“We could really use everybody’s help, just to make it a little bit easier on us,” says Jaclyn Center, associate nurse manager for critical care and services. “Wear your mask, stay away from people if you can, and that will just give us a little bit of room to continue doing the work that we need to do.” (Courtesy Providence of Oregon)
“We could really use everybody’s help, just to make it a little bit easier on us,” says Jaclyn Center, associate nurse manager for critical care and services. “Wear your mask, stay away from people if you can, and that will just give us a little bit of room to continue doing the work that we need to do.” (Courtesy Providence of Oregon)
Tents are being set up outside the emergency departments at Providence Portland Medical Center and Providence St. Vincent Medical Center to cope with the surge in COVID-19 cases.

Initially, the tents will be used to assess people as they come in and provide socially distant space while they wait to be seen.

The surge, coming at the beginning of the holiday season, has doctors, nurses and other health care providers at the hospitals worried.

“Our doctors and nurses have been under a constant amount of stress since the spring but over the last several weeks, this has been the most severe I’ve seen it since the start of the pandemic in Oregon,” said Dr. Justin Jin, Providence infectious disease physician.

Jaclyn Center, associate nurse manager for critical care and services, shared her frustration in a video the health care system released to the media.

“It’s so aggravating to have people not take this seriously when we can show you and we’re living this day in and day out trying to take care of patients,” she says. “This is serious ... serious for every person in this hospital. We're all working hard; the patients are sick.”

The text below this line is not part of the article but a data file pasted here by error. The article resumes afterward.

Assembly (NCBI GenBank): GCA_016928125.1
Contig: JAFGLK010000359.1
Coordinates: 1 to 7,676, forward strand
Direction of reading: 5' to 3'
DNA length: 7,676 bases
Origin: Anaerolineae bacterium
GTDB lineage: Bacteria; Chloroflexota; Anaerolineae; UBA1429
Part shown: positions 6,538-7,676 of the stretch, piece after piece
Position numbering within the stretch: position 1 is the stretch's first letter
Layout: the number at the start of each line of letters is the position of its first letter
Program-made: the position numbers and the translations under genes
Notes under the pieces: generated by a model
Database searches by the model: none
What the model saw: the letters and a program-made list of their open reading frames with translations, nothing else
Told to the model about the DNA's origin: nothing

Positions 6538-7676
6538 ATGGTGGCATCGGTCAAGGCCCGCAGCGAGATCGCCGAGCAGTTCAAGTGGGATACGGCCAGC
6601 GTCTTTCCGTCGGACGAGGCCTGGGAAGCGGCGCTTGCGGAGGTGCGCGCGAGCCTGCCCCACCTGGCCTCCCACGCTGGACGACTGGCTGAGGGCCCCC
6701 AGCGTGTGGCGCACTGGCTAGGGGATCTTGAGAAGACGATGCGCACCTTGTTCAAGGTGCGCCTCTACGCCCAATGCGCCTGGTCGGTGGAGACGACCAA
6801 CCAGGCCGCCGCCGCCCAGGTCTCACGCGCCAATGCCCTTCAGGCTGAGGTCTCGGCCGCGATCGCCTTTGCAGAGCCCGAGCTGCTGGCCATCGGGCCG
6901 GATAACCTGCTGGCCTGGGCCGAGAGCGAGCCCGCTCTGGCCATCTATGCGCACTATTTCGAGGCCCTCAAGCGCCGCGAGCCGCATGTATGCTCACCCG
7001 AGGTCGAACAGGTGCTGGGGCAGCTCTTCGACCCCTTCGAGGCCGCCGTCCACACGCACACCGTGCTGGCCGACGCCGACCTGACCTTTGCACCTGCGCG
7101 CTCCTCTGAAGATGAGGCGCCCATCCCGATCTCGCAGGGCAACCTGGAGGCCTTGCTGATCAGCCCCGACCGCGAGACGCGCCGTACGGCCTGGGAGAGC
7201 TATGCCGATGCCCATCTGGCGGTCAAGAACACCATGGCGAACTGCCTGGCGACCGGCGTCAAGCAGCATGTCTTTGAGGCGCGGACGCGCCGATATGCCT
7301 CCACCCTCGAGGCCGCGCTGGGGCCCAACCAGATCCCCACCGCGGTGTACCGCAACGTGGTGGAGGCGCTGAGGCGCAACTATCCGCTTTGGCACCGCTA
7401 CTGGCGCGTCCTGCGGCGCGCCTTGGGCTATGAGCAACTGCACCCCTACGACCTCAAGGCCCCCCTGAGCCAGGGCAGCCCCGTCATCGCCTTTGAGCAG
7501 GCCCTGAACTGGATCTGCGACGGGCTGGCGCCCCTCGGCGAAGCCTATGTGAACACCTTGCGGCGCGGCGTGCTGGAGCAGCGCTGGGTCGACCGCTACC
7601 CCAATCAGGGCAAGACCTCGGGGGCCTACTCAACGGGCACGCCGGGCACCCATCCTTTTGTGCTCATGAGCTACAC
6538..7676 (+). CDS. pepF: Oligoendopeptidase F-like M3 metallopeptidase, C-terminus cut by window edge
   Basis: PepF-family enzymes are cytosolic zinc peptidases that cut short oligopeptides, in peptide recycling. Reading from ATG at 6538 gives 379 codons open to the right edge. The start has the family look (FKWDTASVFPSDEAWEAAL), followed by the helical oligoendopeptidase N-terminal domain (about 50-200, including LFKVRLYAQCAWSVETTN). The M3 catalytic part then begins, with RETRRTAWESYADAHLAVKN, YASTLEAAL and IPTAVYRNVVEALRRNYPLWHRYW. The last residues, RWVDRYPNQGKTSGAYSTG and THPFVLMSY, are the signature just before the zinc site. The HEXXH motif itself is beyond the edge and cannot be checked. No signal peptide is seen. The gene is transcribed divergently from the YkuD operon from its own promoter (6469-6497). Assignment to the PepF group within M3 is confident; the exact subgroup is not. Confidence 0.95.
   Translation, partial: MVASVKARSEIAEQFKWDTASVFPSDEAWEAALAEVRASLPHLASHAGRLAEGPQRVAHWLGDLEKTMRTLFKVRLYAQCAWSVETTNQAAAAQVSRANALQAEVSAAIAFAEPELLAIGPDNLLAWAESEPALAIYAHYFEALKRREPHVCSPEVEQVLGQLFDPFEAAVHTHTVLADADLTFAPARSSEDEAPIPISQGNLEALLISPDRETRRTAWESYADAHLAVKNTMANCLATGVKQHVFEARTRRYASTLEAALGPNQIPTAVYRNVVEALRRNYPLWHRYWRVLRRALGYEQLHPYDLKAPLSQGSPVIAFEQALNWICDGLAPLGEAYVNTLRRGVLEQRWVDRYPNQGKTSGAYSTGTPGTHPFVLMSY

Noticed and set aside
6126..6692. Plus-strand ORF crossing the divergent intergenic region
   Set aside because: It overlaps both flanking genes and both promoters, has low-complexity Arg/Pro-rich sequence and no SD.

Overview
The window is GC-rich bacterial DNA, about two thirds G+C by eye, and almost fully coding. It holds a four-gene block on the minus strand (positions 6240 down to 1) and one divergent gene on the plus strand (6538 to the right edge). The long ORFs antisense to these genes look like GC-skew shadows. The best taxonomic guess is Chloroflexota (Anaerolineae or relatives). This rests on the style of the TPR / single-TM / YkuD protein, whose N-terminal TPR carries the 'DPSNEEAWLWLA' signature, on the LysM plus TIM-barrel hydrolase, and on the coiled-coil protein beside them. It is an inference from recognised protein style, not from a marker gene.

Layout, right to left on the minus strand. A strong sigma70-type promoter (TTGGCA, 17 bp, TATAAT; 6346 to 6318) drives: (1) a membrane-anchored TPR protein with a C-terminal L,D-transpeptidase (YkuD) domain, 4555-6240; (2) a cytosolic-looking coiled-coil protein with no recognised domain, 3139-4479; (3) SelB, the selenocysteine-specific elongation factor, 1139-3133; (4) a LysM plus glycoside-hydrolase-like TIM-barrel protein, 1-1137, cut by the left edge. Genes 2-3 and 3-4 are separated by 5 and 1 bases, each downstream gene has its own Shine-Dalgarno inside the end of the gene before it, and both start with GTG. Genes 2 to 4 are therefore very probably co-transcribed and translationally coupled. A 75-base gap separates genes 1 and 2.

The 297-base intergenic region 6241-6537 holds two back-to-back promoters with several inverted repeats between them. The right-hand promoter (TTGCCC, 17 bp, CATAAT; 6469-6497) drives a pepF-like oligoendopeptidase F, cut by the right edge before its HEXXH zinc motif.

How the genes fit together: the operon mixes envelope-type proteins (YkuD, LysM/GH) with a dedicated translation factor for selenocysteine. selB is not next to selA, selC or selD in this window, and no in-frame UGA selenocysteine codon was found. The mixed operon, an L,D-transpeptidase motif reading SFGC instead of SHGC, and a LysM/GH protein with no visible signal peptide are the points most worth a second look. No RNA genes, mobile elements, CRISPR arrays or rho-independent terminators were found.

Providence is now caring for 90 COVID-positive patients (or suspected COVID-positive) in its Oregon hospitals.

Large mortuary trailers are also being brought in.

Though treatments have improved and more COVID patients are surviving, the hospitals’ leadership say they need to extend limited morgue capacity to respectfully handle all patients who die.

“In alignment with our mission and values, these are sacred spaces,” said an emailed press release. “As such, our spiritual care team of chaplains will bless these spaces when they arrive, and [the chaplains] will be providing support to ensure we honor and respect the care of all who have died in this difficult time.”

The hospitals plan is to use existing hospital morgues and partner funeral homes. However, problems have arisen in other states when morgue space runs out.

Providence urges Oregonians to take precautions so the community won’t be in that worst-case scenario. To preclude those deaths, everyone needs to follow the known steps to reduce the disease’s spread: wear masks, maintain social distancing, limit or avoid social gatherings, stay home as much as possible and wash hands.

Center says she knows people want to see family. “But in the long run, wouldn't you rather see them for more years to come?”

“We realize people are going to get sick, but if you completely overwhelm the hospital system, you’re going to have more COVID deaths, and you’re also going to have more deaths from other causes,” said Jin. “You have to do the right thing not only to protect yourself but also your fellow Oregonians.”